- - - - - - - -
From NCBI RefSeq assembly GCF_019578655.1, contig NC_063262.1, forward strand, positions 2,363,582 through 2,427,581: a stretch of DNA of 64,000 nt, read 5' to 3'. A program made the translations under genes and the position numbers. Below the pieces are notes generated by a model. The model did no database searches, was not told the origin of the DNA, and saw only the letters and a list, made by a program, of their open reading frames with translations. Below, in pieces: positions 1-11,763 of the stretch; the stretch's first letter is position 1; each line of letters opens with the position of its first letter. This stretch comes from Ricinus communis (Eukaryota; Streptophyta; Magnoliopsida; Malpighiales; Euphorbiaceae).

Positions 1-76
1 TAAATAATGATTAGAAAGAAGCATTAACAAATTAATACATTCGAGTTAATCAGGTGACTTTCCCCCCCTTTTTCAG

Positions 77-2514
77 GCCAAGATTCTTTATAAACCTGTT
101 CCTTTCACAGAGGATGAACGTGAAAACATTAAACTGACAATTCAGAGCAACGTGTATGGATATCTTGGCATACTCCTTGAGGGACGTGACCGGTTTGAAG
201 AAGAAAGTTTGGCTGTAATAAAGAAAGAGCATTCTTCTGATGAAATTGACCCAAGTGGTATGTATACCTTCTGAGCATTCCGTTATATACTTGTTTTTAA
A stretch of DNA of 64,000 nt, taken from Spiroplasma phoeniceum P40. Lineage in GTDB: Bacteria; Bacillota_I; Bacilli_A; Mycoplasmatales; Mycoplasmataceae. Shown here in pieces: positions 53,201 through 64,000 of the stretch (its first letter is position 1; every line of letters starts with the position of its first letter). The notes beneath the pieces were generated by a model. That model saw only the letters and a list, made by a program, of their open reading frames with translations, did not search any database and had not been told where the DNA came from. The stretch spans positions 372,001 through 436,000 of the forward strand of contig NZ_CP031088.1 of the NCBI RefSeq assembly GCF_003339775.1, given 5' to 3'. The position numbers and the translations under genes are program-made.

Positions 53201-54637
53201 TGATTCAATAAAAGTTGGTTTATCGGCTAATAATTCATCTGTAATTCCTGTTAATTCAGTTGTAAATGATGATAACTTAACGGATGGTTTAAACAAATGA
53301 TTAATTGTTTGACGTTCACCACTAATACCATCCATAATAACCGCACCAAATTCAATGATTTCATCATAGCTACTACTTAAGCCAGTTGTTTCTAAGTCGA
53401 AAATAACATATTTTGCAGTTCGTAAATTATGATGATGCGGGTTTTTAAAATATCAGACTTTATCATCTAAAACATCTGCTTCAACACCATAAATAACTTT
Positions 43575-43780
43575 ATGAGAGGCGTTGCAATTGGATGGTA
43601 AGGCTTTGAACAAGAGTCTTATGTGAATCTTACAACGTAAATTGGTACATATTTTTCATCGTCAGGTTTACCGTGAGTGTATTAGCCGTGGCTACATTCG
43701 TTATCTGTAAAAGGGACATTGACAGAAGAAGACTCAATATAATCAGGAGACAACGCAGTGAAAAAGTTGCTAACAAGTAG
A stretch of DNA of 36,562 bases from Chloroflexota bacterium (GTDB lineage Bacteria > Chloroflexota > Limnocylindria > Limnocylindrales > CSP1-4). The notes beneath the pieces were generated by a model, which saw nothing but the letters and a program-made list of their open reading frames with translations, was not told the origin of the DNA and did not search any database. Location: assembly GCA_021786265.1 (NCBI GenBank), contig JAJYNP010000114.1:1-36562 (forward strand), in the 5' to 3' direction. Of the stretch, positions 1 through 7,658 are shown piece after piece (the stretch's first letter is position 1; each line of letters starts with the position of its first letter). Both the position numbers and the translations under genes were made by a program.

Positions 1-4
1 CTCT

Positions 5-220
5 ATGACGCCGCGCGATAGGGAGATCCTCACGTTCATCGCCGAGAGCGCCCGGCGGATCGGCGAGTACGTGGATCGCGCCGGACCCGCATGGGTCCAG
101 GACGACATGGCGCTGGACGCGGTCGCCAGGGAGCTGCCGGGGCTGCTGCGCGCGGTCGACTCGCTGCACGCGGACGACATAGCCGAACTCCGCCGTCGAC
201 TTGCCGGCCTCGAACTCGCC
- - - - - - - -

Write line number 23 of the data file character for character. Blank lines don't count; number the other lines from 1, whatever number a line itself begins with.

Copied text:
201 TTGCCGGCCTCGAACTCGCC